September 27, 2022
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ColumnsLost in Syndication

Revival of the fittest: streaming services bring cult classics back from the dead

It’s hard to argue that subscription-based streaming services haven’t changed the TV landscape. Netflix, which led the streaming revolution, now has over 30 original programs, as well as a plethora of standup comedy specials. Netflix, however, is not the only one with skin in the game nowadays. HBO, Hulu, Amazon and even Yahoo are taking a stab at Internet-based television.

What streaming services like Netflix have that major television networks don’t is a completely different set of goals. Regular cable and broadcast shows operate strictly on how many people watch their show. Advertisers pay them based on the number of viewers a show can attract. These numbers are made public, so a show’s success, or failure, is quite obvious.

Streaming services, on the other hand, are subscription-based, meaning the only thing they care about is how many people have paid money to subscribe to their services. Netflix doesn’t rely on attracting advertisers since its viewers already pay them a premium for access to the material.

In order to keep the attention of advertisers, cable and broadcast networks rely on viewers tuning in to their programming live, at the exact airtime. The problem with this is that many people who may want to watch the programming can’t dedicate that much time every week. This has become such a problem that Nielsen, the primary ratings system for all cable and broadcast TV, has had to drastically change how it does its ratings system. Due to features like On Demand and digital video recorders, Nielsen now gives numbers for “Live Plus 3 Days,” “Live Plus 5 Days” and “Live Plus 7 Days.” Ratings have changed so much during the past decade that they’ve had to actually add the shows’ viewers over a week’s time to get a number that’s comparable to what advertisers are used to seeing.

Meanwhile, for Internet television, the emphasis on obtaining new subscribers has drastically changed how TV production and marketing operates. Netflix doesn’t have to worry about enough people tuning in on Tuesday to watch its shows, but it does have to make sure its customers have plenty of new, interesting and, most importantly, high-quality media to suck them in and keep them subscribed. However, services like Netflix have taken a completely different tack: They attempt to lure subscribers by bringing cult classics back from the dead.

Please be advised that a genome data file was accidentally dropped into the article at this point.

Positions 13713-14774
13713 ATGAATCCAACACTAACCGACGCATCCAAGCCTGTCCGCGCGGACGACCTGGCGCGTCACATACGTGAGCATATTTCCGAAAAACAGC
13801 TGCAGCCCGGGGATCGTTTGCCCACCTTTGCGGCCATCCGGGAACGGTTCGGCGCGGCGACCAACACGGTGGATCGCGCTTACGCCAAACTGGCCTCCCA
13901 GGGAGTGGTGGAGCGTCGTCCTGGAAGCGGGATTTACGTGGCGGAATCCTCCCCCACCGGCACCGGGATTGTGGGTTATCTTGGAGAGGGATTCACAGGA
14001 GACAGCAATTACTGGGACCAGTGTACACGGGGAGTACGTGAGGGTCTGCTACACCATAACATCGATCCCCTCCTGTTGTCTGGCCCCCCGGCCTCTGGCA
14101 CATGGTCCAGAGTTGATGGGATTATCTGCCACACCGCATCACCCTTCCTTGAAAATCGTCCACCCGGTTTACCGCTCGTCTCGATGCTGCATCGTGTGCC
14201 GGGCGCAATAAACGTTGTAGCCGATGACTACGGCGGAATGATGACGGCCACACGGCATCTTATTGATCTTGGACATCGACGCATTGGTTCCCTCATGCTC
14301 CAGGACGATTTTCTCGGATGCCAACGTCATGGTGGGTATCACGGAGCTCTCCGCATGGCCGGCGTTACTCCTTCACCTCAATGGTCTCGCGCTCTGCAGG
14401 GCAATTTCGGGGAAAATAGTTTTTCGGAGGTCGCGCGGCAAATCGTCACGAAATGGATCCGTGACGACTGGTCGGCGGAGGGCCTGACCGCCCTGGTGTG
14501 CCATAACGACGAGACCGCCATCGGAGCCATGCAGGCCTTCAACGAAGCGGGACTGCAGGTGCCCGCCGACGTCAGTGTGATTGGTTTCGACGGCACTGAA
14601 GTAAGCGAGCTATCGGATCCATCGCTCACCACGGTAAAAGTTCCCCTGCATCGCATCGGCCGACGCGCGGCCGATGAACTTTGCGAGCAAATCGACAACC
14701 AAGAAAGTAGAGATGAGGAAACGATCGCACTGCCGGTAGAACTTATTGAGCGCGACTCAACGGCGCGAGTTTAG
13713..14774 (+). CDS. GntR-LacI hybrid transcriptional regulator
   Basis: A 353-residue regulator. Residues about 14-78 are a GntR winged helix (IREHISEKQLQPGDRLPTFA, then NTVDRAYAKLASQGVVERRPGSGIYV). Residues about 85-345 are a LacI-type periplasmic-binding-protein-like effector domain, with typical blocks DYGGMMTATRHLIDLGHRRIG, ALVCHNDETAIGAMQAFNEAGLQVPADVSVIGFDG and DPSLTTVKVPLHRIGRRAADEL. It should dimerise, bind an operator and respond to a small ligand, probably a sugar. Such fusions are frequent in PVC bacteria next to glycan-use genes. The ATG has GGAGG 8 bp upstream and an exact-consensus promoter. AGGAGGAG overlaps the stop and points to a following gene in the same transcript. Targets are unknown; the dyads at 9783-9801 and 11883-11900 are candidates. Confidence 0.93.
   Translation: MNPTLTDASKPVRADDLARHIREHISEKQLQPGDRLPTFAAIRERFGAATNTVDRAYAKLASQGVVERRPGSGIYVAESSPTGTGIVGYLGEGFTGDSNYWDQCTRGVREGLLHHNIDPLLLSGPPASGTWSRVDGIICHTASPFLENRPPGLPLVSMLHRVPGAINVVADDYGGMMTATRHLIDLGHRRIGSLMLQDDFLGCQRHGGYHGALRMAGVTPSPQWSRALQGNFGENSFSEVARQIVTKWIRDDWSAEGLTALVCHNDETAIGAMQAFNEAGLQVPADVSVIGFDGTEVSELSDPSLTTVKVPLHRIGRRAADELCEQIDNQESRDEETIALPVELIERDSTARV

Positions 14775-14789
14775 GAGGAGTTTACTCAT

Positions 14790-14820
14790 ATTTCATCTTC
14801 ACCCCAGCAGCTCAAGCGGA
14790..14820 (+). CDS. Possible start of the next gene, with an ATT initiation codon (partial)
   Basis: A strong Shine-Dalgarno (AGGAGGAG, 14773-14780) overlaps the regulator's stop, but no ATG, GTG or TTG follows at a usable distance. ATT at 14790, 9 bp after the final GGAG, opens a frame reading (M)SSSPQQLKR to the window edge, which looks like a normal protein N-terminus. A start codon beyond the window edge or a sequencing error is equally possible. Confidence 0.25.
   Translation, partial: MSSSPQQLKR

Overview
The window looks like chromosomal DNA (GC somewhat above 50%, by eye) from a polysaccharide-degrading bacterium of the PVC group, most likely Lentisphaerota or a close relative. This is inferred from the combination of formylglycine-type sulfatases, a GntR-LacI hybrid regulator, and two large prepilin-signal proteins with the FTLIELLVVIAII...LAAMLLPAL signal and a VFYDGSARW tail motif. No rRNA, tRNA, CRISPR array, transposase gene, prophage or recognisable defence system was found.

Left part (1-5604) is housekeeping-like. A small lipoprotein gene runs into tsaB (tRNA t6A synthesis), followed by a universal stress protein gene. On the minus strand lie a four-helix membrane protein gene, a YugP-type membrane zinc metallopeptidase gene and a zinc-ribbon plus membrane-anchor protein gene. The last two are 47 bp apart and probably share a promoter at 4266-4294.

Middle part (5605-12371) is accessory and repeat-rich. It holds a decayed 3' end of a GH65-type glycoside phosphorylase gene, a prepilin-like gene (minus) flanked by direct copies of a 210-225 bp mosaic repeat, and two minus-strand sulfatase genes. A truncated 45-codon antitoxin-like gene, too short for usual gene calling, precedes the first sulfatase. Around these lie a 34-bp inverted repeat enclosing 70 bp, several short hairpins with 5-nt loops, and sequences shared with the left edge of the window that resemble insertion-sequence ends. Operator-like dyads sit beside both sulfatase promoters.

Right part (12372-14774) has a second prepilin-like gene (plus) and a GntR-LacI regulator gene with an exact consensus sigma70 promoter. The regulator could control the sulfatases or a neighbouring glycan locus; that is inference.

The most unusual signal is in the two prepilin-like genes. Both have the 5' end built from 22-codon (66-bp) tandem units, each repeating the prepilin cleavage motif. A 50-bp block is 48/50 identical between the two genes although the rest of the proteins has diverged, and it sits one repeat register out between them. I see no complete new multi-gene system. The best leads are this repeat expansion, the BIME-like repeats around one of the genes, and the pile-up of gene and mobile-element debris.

So why would Netflix, Hulu and Yahoo revive failed cable and broadcast TV shows? It’s actually a genius idea, since most of the shows Netflix revived, including titles like “Arrested Development,” “The Killing” and “Trailer Park Boys,” have huge cult followings. While their fan bases were not big enough to keep advertisers interested, they were passionate enough to get people to subscribe to Netflix. Streaming services are continuing this strategy across the board with Amazon reviving BBC’s canceled “Ripper Street,” as well as Yahoo’s first-ever show and NBC’s controversial comedy, “Community.” Hulu has revived Fox’s “The Mindy Project.”

This trend will continue with streaming services because cult fans will do anything to watch their shows, including paying a monthly fee to a service like Hulu. Streaming services are the next evolution in how we watch television, and the millennial generation will most likely be the one to cut the cord to its cable boxes for good.